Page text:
Robmaister's picture

NVidia Optimus not switching to discreet GPU

Project:The Open Toolkit library
Category:bug report
Status:closed (invalid)

Tested on Windows, going to test on Linux soon. Laptops that have an NVidia Optimus GPU ("auto"-switching between discreet and integrated GPU) use the integrated GPU for OpenTK applications when they should be using the discreet GPU.

From what I've read about the issue, a quick-and-dirty fix is to invoke a small piece of CUDA or DirectX code to switch to the discreet GPU on Windows, there's probably a better way to do it though. I'll do some digging around and see if NVidia provides a nicer way to do this.


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mOfl's picture


I have encountered the same problem and have been looking for a solution, but with no success so far. Unfortunately, the discrete GPU only seems to kick in after (some) D3D or CUDA calls, but not OpenGL calls. I've read NVidia or Intel are working on drivers that also include OpenGL calls, but for now there's little you can do about the situation. I have already experimented with CUDA calls, initialized a CUDA context and stuff (there's an own whitepaper for CUDA development with Optimus), but nothing seems to work, I'm stuck with the integrated GPU. I did not calculate anything, however, so maybe this is a necessity for the driver to switch the devices.

The only solution for now is to create a profile for your application. In order to debug in VS 2010 with the discrete GPU, you have to create a profile for the Assemblyname.vshost.exe. I hope the future (or the community ;)) will bring us a driver call that indicates that the application requires the discrete GPU.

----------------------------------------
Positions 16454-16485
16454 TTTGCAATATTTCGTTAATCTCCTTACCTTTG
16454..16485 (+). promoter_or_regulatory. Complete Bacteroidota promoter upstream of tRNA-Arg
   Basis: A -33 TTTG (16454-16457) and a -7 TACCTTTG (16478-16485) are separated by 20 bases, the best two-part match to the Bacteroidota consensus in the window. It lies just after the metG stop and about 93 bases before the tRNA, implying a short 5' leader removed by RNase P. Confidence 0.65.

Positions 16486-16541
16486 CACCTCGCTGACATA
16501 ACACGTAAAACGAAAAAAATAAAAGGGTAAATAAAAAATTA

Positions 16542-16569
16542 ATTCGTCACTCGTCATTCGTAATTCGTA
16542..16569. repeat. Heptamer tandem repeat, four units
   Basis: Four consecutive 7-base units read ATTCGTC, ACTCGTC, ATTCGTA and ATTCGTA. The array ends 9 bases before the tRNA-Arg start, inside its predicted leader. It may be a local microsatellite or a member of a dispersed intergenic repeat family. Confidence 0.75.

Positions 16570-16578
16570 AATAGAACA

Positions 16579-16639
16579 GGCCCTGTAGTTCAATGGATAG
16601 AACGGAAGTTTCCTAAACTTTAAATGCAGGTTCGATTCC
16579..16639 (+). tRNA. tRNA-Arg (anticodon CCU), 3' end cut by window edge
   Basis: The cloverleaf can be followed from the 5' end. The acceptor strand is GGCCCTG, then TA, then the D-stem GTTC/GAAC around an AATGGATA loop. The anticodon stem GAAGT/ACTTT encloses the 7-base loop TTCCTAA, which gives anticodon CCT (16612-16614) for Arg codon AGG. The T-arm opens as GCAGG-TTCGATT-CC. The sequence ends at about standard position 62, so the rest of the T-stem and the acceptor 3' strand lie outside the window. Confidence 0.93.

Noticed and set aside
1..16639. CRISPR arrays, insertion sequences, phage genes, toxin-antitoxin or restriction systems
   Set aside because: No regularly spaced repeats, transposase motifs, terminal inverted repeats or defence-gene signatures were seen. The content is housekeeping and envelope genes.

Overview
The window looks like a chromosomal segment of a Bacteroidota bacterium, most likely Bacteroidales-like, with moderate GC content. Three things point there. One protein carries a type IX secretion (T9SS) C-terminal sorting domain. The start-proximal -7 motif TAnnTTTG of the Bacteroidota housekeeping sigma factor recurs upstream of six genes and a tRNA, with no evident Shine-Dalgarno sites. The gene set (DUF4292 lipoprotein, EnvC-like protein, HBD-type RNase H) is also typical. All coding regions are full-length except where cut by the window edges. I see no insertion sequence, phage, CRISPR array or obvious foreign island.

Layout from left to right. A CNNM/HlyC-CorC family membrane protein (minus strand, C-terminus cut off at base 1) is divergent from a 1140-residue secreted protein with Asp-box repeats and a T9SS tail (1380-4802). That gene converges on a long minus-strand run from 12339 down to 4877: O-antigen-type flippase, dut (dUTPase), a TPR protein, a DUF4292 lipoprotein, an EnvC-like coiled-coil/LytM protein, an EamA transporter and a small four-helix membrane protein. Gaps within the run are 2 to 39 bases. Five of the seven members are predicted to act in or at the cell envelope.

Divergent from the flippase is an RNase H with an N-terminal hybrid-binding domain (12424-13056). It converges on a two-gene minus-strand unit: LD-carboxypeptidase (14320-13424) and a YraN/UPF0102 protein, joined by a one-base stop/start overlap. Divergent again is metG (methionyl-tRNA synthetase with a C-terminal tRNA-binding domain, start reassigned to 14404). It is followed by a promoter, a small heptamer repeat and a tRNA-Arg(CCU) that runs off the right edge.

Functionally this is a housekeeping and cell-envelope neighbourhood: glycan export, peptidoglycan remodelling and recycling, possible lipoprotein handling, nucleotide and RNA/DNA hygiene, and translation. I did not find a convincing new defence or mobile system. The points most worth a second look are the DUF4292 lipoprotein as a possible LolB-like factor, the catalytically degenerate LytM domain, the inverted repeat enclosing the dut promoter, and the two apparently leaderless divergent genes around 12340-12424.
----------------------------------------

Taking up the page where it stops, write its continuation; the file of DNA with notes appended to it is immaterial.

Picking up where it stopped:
mOfl's picture


I have written a small application that can create an application profile in the NVIDIA driver and set the option to use the discrete GPU at startup. This way, all applications - including OpenTK applications - on Optimus systems (for debugging and distribution) can be forced to run on the discrete NVIDIA GPU. I have created a blog entry for this:

It does not fix the real problem of the driver not kicking in, but at least you do not have to create profiles yourself. Just add the file SOP.cs to your code and run the SOP_SetProfile() at startup. The first time you call this on your system, a new profile for the application is created. From the next start on, the discrete GPU will be used.

the Fiddler's picture


Status:open» closed (invalid)

There is no OpenGL extension to select a GPU in multi-GPU systems, so this cannot be fixed within the scope of OpenTK. Applications that need to run on a specific GPU can use vendor-specific APIs to force this selection.